EU talks clinch deal on withholding cash from anti-democratic states

Budget and stimulus cash could be withheld from countries breaching rule of law principles

Currently, unanimous support by EU member states is required for sanctions in the case of rule of law breaches. But under the proposed new system no single state would hold a veto. Photograph: Arterra/UIG via Getty Images

A deal that would unlock €1.8 billion in European Union budget and stimulus funds and prevent them going to states that stray from the rule of law came a step closer on Thursday, as member states and European Parliament negotiators announced they had reached an accord.

The budget and landmark recovery package designed to counteract the economic damage of the Coronavirus pandemic were agreed during the summer, but their finalisation has been held up by disagreements over how to ensure the money did not fund corruption or governments that are sliding towards authoritarianism.

Lawmakers in the European Parliament had also pushed for additional funding for a number of EU programmes that had been bargained down as the price of clinching agreement on the €1.1 trillion 2021-2027 budget.

Currently, unanimous support by EU member states is required for sanctions in the case of rule of law breaches. Hungary and Poland -- which have both been subject to infringement proceedings over accusations of attempts to undermine judicial independence in recent years -- have agreed to protect each other from any such move.


But under the proposed new system agreed in negotiations between member states and the European Parliament, no single state would hold a veto. The European commission would have the task of establishing if any principles have been violated, and could propose sanctions.

EU budget funds or stimulus money could be withheld from member states where there are found to be “breaches of the principles of the rule of law”, or if governments “seriously risk affecting the sound financial management of the EU budget or the protection of the financial interests” of the bloc.

Rather than needing unanimous support, such sanctions could be authorised by a qualified majority of member states, which means at least 15 of the 27 countries representing at least 65 per cent of the EU’s 450 million population. The member state which is the target of the sanctions can hold them up by two months by calling an emergency break, but if agreed sanctions must be implemented within seven months.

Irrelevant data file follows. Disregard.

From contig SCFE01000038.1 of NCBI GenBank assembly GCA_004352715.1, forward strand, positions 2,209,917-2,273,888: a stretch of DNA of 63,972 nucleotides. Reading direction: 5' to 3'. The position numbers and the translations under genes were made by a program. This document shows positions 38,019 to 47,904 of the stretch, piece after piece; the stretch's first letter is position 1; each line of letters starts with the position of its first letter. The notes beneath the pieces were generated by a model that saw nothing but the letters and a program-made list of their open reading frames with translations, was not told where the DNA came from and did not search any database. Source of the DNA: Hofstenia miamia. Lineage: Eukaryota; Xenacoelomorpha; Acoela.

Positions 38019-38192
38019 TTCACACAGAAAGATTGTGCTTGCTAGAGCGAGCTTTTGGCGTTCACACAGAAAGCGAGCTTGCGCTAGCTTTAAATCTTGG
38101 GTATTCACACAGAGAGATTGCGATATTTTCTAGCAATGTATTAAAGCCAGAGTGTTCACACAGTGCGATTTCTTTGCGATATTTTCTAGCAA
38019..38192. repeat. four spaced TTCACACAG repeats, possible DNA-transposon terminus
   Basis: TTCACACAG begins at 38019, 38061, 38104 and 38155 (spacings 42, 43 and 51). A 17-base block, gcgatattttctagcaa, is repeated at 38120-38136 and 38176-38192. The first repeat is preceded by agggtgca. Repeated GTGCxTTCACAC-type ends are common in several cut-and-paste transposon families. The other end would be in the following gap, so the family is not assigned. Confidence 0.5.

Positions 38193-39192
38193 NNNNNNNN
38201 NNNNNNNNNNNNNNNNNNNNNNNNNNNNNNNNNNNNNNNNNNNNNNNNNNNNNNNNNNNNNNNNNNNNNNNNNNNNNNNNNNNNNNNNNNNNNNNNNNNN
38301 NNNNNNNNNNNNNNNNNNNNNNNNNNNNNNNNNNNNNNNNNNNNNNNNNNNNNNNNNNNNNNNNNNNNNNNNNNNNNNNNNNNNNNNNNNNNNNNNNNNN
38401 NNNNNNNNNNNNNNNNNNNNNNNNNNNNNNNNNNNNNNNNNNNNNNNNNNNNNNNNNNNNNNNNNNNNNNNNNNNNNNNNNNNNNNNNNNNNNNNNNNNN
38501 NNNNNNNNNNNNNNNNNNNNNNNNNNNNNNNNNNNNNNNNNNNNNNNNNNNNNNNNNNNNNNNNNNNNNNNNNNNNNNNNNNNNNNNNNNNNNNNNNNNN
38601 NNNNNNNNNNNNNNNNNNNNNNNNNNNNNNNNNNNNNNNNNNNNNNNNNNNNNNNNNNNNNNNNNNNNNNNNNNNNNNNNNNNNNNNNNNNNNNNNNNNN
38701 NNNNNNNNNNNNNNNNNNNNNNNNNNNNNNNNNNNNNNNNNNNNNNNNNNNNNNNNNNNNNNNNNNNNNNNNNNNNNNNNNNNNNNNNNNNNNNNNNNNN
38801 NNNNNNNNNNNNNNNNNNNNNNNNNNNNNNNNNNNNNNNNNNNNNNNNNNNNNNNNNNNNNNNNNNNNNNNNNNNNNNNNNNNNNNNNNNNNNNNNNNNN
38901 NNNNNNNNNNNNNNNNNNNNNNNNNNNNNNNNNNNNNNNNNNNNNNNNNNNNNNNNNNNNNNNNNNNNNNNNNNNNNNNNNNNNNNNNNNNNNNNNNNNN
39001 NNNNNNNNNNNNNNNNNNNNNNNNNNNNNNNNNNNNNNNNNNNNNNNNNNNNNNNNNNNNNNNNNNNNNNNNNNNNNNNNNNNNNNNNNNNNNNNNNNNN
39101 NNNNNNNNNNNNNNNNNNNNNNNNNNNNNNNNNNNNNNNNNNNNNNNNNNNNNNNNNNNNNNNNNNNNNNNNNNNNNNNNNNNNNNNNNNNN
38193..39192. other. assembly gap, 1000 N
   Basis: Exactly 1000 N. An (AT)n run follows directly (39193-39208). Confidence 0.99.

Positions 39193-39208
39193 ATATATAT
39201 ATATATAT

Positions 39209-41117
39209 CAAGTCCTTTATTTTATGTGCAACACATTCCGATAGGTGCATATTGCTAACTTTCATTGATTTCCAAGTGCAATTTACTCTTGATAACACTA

The deal is subject to a vote in the European Parliament and must win the support of a qualified majority of member states in order to be finally adopted.

Nevertheless, the agreement was greeted as a breakthrough towards concluding the process, and was welcomed by the three biggest political groupings that together constitute a majority in the European Parliament.

The centre-right European People's Party of which Fine Gael is a part hailed it as a "historic agreement", while the head of the rival socialist S&D bloc Iraxte Garcia called it "a victory for the European Union as a community of shared principles".

"It is unacceptable that some EU countries continue to use EU taxpayer's money to reinforce their own illiberalism and undermine the fundamental rights of EU citizens. Today we take an important step to tackling this," said Dacian Ciolos, president of Fianna Fáil's Renew Europe political group.

“This is a ground-breaking mechanism which we believe will play an important role in reinforcing the rule of law and moving the European project forward.

Naomi O’Leary

Naomi O’Leary

Naomi O’Leary is Europe Correspondent of The Irish Times